What an adventure! I decided to go out a find some butter lamps that I have seen in Buddhist temples. Many people here in Thailand are Buddhist, so there must be someone who sells these ancient relics. I headed off to Phuket town at the advice of Aree who oversees the house in which I am living. Instead of taking a taxi, I decided to really go local and take the blue and white bus that goes from Phuket to Kamala, with stops right in front of my house. The last key ingredient to mix in to this adventure is rain, monsoon type rain, rain with thunder, rain that comes down in buckets. In fact, it is like the ice bucket challenge without the ice or bucket.
Off I went, stopping at the local cell phone place to top up my minutes. Next I swung by the grocery store to pick up a plastic covering to battle the rain. I had seen people wearing these on their scooters, and around my neighborhood, so I made my 21 Baht purchase. Next I found a nice place to wait by the side of the road to catch the bus. There aren’t any bus stops like you see in America. Instead, you have to wildly wave your arms and get the driver’s attention, or else wait another half hour or so for the next bus. I got his attention. On the bus I got, and off we went to the town of Phuket.
I got off the bus and was assaulted by taxi and tuk tuk drivers asking me if I needed a ride. I waved my hand, kept walking, and looked for a place to eat and get my bearings. I found a wonderful little café with real lattes and delectable deserts. I sat down for a while, enjoyed my latte while images of America floated through my head. The place even had a picture of John Lennon on the wall. After my montage of sepia toned memories, I was thrust back into Phuket, Thailand as thunder cracked and the heavens opened up. My goal was to aimlessly walk around, stopping in at shops in search of butter lamps, scarves, candles, incense and tingshas (Tibetan bells, which I forgot to bring to Thailand and use to begin and end my meditations).
I got so wet that no part of me was dry. Drenched. Not only is it raining, but wearing the 21 Bhat plastic cover created a sauna type environment for my body. I had buckets of rain pelting me while rivers of sweat were running down my body. All I could do was laugh, walk the streets, accept the rain and the sweat, and surrender to the elements. I walked. I got wet. I visited shops. I laughed. Others laughed with me. I did find one great shop that had some of the things on my list. I purchased a gorgeous green patterned scarf and my biggest find was a set of antique tingshas, which are at least 50 years old. What a powerful and sustained sound they have!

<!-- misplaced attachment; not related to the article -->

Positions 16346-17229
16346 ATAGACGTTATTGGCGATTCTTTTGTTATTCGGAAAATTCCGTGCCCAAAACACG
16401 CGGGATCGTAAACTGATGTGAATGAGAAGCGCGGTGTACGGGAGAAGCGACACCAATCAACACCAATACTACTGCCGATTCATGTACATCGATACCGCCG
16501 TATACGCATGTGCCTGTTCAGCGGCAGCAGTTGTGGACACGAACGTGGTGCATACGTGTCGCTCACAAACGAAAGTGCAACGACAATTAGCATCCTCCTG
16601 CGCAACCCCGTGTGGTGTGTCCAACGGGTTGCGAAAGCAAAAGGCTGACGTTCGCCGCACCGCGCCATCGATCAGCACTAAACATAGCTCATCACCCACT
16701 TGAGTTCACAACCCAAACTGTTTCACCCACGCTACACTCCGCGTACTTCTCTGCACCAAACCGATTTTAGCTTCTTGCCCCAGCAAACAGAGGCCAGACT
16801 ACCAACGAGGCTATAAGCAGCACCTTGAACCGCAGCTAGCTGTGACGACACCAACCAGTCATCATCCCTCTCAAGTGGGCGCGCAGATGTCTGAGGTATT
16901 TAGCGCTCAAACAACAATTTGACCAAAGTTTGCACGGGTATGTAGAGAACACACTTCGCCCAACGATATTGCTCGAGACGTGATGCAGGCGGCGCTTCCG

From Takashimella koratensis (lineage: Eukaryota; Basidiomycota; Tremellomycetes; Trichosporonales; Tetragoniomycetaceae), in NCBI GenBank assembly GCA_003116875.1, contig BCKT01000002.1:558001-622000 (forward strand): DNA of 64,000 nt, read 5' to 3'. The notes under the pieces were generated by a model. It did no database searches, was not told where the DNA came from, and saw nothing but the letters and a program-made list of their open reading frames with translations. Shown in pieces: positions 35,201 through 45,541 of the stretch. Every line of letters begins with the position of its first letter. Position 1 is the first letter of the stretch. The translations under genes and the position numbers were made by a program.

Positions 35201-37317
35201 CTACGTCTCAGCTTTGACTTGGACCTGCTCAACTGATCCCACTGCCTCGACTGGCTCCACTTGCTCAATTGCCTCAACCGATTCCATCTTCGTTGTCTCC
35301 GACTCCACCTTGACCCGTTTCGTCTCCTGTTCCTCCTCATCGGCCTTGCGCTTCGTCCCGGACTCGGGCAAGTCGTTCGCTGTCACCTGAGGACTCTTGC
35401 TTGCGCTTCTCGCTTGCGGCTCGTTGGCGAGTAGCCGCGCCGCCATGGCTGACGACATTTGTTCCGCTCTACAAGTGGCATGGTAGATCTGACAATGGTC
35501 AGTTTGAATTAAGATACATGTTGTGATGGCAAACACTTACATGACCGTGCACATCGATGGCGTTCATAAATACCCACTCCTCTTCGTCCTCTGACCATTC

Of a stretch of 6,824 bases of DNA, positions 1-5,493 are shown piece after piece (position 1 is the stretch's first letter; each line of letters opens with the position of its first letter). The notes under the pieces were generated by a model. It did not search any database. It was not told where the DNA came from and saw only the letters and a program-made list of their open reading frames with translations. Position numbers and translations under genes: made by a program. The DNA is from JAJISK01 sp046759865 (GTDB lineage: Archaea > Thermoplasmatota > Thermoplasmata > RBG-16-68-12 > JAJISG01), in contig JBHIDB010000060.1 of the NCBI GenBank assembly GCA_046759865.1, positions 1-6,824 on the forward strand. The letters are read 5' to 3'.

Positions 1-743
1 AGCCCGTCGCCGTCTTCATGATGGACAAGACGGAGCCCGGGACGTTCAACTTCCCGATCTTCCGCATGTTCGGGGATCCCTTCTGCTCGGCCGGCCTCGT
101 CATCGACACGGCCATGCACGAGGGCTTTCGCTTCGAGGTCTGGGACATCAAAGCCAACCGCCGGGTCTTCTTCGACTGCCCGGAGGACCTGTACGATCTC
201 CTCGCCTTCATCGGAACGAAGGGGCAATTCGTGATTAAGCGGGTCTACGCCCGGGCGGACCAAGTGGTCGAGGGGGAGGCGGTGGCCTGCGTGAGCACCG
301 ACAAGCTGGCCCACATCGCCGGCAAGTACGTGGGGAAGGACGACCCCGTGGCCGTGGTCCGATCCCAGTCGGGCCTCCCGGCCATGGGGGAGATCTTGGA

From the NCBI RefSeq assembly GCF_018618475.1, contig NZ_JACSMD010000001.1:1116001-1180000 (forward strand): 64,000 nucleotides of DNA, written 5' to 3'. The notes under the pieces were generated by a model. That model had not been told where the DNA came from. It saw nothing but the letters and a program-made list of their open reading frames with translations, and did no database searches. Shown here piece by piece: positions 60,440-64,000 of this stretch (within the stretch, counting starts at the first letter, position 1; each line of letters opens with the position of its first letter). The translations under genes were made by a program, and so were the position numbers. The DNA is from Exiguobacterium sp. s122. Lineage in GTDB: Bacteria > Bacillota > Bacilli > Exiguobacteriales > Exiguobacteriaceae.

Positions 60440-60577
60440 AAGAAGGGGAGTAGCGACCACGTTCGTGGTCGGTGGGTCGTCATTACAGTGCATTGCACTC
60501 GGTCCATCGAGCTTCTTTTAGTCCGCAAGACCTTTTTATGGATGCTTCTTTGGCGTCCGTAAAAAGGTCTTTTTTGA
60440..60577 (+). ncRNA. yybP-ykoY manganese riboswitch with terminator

I had wondered about 3 miles from the bus drop off point, and I had 90 minutes to get back. I was lost, and just started walking. The rains poured down. I stopped for another latte, and this woman knew her espresso and foam stuff. Look at the pattern, the nice little cookies, and even green tea on the side. It was one of those moments, when everything tastes perfect, the environment is just right, and having endured miles of walking in the rain, I felt I deserved this special moment for myself.
Onward. Keep walking. Found a bus. Waved wildly. I had returned to the bus stop (a place on the road where the buses wait for passengers) and waited 45 minutes until we left. It was remarkable how much more, I observed, the Thai people live in the moment, not as lost in thought and opinion, as my American brothers and sisters. I admit that I was focused on the amount of time I was sitting on that bus waiting to leave. “When are we getting out of here?” I would think to myself. “I am wet, and tired, and want to get home!” Then I noticed the other people on the bus. They were talking, laughing, playing with their cell phones, and not seemingly concerned in the least about when we departed. It was an stirring reminder of not living in the past or the future, but living in the right here and right now. My life is what’s happening right now. And at that moment, I was sitting on a bus.
Got home after 45 minutes on the bus. Stopped for some milk at the grocery store. Stopped at the local food cart for some takeaway dinner. Finally got home at 6:30. Took a good long shower. Ate my dinner. Got a massage. Looked at my scarf and tingshas, and tried on my new t-shirt which I had bought in Phuket to swap out with my dripping wet button down. With a feeling of complete exhaustion, I crawled into bed. What a day! There were so many moments and memories. It was a wonderful adventure, physically challenging, emotionally satisfying and spiritual uplifting. As always, I am feeling blessed and grateful for this experience called life. And I am living it now.
About the Author
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